This chapter, which explores the history of state formation in ancient Greece during the Hellenistic period, describes state power during this period and discusses the narrative, genealogy, and structure of the Hellenistic state. It explains the concepts of basileia and basilikon, and argues that the importance of the Hellenistic empires in the history of the ancient state is linked to several factors. These include the reemergence of a neo-near eastern landscape of kingly polities and the integration of the Greek world of the cities within this world.
This chapter describes the effects of warfare in the Hellenistic period, which influenced nearly every aspect of life for people living in the Greek East at the time. The phalanx remained the basic unit of the Hellenistic army. The Hellenistic world saw a proliferation of technical manuals concerning the art of war. The composition of armies included infantry, cavalry, auxiliary forces, siege warfare, and navies. The Macedonian cavalry was the main striking arm of the combined force. Cavalry in the Hellenistic world were organized largely as in Alexander's day. Hellenistic siege warfare featured its share of exotic weapons. It is shown that the sea became a venue for battle. There was a marked shift in the composition of both navies and armies during the Hellenistic period.
This article surveys taxation in the Hellenistic kingdoms of Asia Minor in the Near East, focusing on the Seleukid Empire and the Attalids of Pergamon. It argues that the study of Hellenistic systems and habits of taxation can tell us much about the distribution of sovereignty in these composite, multiscalar kingdoms. The negotiation of fiscal rights and privileges in these kingdoms drew cities, kings, courtiers, priests, and soldiers into frequent, even ritualized interactions. The article discusses taxation’s role in the competition over territory and resources, both interstate and internal, while also highlighting the role of taxation in the articulation of each state’s sovereignty claims on communities and individuals. Key sources are reviewed, both epigraphic and archaeological, including cuneiform documents from Hellenistic Babylonia and Greek inscriptions from Asia Minor (Anatolia) and Coele-Syria (Levant).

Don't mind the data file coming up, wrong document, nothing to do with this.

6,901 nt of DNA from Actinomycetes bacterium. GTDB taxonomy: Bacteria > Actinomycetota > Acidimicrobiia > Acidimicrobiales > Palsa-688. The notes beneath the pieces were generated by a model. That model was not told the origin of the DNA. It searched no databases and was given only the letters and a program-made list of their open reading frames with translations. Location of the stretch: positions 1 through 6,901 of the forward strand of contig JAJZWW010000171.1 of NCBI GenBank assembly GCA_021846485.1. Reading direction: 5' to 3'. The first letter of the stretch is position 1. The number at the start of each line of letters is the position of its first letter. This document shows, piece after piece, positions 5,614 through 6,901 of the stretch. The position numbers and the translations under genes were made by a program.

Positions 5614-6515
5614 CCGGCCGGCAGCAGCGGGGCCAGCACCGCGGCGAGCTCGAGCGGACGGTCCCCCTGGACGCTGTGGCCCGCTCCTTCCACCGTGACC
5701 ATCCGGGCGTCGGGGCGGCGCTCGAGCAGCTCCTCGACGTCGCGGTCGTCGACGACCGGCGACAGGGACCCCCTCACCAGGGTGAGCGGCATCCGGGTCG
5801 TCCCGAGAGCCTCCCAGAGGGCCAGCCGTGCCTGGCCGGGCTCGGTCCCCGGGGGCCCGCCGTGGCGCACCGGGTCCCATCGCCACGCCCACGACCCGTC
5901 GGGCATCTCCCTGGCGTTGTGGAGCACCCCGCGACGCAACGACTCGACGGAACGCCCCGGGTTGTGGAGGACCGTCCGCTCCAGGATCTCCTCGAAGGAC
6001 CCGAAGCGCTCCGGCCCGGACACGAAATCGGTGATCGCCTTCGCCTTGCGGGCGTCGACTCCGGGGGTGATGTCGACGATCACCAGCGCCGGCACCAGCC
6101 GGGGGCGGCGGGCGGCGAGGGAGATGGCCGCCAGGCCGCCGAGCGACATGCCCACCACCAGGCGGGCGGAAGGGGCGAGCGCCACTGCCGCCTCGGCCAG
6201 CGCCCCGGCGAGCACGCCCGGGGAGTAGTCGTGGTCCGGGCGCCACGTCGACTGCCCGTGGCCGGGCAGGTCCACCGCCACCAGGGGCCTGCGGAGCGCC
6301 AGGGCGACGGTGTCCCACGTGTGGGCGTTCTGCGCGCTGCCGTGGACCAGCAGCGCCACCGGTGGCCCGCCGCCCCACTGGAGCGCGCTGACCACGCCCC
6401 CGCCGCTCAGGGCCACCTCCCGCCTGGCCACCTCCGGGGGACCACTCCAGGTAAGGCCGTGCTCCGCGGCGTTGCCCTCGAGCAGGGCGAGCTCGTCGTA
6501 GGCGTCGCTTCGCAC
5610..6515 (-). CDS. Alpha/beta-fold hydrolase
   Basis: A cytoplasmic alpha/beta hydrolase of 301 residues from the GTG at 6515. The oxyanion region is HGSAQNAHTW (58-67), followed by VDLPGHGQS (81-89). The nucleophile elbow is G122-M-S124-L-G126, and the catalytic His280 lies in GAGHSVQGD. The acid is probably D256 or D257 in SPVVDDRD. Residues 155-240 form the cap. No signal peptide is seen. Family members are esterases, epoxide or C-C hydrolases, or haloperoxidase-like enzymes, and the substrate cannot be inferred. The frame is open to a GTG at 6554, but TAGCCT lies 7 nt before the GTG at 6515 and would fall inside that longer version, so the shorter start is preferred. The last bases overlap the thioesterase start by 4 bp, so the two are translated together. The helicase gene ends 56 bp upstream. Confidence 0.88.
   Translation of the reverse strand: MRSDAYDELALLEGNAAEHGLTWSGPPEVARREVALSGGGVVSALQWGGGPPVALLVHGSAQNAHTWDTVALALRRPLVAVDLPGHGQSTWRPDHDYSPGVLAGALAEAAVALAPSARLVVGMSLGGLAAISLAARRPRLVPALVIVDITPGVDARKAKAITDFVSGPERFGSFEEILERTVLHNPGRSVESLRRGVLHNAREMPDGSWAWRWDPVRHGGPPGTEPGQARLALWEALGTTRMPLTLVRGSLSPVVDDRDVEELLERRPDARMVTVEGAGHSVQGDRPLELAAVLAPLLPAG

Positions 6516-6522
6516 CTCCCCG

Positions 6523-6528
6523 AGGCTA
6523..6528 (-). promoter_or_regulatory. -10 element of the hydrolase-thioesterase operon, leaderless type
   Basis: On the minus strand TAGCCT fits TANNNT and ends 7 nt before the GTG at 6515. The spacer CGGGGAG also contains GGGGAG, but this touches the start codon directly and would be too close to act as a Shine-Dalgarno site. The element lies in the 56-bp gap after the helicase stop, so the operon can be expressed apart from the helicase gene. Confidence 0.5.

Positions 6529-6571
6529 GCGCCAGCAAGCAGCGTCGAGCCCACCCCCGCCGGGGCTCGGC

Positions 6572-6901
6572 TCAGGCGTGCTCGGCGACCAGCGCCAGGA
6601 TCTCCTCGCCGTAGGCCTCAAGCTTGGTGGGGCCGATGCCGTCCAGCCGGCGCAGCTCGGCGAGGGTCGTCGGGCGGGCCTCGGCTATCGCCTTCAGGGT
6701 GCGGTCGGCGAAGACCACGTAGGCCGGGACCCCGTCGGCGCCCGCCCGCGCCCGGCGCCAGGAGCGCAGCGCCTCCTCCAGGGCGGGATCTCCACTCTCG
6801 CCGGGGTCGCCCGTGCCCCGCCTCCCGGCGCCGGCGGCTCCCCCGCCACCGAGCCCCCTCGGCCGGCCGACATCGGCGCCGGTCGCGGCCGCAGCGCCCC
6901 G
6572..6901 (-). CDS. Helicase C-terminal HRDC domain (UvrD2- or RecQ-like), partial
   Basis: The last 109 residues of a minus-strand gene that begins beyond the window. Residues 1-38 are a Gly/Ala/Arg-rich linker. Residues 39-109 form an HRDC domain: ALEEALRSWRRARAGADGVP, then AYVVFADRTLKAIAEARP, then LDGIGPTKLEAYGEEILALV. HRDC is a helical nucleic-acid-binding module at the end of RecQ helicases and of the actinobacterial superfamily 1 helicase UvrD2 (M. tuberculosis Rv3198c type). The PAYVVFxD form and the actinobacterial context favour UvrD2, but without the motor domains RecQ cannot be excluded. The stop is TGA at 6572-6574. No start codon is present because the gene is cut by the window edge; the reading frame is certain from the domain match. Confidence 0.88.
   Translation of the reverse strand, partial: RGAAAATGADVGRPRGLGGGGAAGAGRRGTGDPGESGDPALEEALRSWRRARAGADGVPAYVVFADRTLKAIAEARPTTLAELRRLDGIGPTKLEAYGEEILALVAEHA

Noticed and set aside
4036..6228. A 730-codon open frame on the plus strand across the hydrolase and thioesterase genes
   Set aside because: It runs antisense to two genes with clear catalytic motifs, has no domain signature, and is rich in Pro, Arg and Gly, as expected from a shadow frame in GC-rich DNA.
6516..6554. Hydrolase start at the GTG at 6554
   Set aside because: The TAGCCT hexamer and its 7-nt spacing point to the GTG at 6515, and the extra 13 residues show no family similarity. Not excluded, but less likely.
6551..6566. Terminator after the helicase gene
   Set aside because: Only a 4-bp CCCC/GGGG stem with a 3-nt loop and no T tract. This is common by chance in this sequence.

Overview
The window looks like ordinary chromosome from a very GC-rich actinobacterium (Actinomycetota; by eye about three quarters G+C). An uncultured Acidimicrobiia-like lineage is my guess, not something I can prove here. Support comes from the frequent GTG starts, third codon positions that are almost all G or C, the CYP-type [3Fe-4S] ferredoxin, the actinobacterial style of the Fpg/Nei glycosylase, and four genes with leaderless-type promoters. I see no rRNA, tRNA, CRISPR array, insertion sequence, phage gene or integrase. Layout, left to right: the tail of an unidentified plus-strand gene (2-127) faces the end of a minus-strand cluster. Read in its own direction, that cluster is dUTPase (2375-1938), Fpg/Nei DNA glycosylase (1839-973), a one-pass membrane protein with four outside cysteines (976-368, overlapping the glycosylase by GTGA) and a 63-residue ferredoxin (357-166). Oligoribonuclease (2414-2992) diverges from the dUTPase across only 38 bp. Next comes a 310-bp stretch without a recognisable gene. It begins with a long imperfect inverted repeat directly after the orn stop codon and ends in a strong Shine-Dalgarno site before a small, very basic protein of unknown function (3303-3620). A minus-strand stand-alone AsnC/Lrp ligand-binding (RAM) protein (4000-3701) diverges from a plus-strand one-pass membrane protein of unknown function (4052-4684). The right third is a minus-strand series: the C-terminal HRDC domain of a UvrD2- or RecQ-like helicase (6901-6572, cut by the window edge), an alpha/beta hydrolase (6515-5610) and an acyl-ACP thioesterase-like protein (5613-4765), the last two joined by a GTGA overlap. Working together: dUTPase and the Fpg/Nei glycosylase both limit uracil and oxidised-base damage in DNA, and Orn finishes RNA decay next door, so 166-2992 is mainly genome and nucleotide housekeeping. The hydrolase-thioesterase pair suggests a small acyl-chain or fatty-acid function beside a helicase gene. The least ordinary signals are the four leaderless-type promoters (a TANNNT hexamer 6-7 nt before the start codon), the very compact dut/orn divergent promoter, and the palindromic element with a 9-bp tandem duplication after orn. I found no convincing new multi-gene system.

Nicholas V. Sekunda
This chapter explains Greek warfare and society. The concept of the soldier-citizen was an important component in the Greek city-state or polis. The large-scale wars that took place throughout the Greek world from the death of Alexander until the battle of Corupedium in 281 deprived many of Greek city-states, whic had chronic problems with finances. The Greeks employed a bewildering range of words for payments in kind or cash. The mercenaries were vital in the Hellenistic period. If a city fell after a siege, the impacts on trade and prices were mostly local. The drastic human losses could have important social, political, and demographic effects. It is impossible to quantify the number of persons uprooted by war in the Greek world, but they must have been considerable.